New legislation requires police to notify municipalities if a grow
house is found, he said, and usually the house is condemned.

This all adds up to public safety issues, he said.

"People shouldn't be scared, but they need to know what's going on,"
Garbutt said.

He said he has received calls from people who think pot is growing on
their property and are too scared to go check it out.

People should never be afraid to go on their own property, he said,
and police will always go and check it out.

"Just get us going in the right spot," Garbutt said.

Even if the police don't catch growers, he said, they'd seize the

There's so much money in marijuana, he said, that it's hard to deter

Sentencing can be as small as a fine, he said, and growers will say
the plants are for personal use.

"If you're growing 1,000 plants you're not growing for yourself," he

Even the prospect of a trial and jail time doesn't deter them, he

"They go to court because they want to know how you found them," he
said. "Because it's always a learning experience in court."

Police are not going to win the battle, Garbutt said.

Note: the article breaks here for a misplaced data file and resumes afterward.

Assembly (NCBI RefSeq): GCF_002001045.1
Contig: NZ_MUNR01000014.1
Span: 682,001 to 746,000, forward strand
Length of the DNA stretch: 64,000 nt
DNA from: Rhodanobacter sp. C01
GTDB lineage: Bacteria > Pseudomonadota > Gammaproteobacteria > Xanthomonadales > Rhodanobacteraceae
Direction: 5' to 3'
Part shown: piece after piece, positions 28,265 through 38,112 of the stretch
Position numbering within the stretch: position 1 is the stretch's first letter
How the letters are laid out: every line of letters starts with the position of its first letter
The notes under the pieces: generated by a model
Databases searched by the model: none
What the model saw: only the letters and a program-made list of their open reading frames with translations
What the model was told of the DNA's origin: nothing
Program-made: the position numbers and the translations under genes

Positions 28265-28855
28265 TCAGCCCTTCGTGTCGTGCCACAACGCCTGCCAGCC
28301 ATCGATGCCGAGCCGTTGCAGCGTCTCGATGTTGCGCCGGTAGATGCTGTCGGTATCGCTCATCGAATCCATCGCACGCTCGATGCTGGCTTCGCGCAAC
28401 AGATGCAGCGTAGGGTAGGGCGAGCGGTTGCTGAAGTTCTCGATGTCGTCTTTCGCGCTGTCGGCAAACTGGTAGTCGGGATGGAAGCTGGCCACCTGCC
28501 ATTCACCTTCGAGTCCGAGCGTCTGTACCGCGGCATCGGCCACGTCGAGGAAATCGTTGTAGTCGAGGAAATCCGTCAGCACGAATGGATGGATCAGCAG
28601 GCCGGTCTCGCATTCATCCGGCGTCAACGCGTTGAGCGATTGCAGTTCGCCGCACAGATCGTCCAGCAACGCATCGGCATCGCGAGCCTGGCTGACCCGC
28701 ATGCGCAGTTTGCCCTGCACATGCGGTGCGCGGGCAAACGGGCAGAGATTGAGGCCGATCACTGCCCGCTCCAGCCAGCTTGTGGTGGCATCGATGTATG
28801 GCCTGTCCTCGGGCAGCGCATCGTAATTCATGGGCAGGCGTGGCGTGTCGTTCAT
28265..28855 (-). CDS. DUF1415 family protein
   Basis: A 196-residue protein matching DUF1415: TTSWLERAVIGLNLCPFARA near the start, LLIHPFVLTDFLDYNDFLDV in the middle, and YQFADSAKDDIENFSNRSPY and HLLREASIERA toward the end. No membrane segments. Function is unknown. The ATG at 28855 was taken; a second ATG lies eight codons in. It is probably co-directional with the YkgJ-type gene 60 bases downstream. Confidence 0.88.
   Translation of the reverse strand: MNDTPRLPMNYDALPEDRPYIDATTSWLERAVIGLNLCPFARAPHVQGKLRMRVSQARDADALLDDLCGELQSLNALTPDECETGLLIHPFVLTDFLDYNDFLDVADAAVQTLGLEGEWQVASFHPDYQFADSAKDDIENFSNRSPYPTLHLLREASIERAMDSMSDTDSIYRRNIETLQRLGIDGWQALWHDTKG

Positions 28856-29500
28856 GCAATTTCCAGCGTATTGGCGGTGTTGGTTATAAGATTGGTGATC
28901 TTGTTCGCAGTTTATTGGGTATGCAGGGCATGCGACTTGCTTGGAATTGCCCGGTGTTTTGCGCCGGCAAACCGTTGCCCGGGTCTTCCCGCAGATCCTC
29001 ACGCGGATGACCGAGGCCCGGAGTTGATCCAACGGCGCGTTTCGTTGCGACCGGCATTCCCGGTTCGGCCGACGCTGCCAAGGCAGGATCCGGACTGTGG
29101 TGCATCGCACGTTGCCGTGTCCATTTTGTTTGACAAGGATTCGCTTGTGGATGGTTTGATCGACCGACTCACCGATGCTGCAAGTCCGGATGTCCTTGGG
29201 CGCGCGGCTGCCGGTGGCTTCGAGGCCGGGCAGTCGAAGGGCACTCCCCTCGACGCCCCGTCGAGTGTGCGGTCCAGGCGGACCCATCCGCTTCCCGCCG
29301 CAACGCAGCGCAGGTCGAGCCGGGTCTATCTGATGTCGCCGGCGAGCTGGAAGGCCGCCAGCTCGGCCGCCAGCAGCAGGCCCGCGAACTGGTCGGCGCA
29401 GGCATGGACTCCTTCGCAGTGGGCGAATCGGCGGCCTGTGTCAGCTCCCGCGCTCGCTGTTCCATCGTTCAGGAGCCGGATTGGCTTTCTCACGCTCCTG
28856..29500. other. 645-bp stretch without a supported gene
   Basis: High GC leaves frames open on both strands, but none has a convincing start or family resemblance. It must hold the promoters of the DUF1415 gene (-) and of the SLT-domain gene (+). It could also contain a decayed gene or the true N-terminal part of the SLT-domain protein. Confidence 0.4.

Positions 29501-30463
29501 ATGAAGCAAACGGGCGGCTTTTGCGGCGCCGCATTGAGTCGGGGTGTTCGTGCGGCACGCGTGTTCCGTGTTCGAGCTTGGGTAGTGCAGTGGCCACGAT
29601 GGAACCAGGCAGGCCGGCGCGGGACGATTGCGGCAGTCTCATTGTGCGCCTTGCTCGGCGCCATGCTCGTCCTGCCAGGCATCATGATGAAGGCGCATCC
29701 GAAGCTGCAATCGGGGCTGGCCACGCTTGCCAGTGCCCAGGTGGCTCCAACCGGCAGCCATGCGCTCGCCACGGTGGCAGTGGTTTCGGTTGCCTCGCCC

But for every plant that winds up in the hands of the police it's one
more that doesn't hit the streets, he said.

"That's the biggest satisfaction at the end of the day," Garbutt

"We're not stopping them, and we're not going to stop them. But we're
slowly pushing them away."

- - - -

Thieves targetting grow ops can traumatize neighbourhood

Marijuana grow ops in the city vary from small operations to larger
ones linked to organized crime.

"If we even have one it's a problem," said city police Det. Const. Ian

Crack cocaine is a bigger problem, he said, but all drugs include the
potential for violence.

A pound of marijuana, he said, can sell for as much as

"It's a very lucrative business," he said.

With every search, he said, police are increasingly finding guns,
knives and baseball bats hidden in homes.

"Under couches, under cushions, it's almost guaranteed," he

Most grow operators, he said, are going to protect themselves and
their product any way they can.

Grow houses can be targeted by thieves, he said.

"We've certainly had our share of home invasions," he

Even if it's one drug dealer robbing another, he said, those robberies
terrify other people on that street.

"People who live there are traumatized," Maxwell said.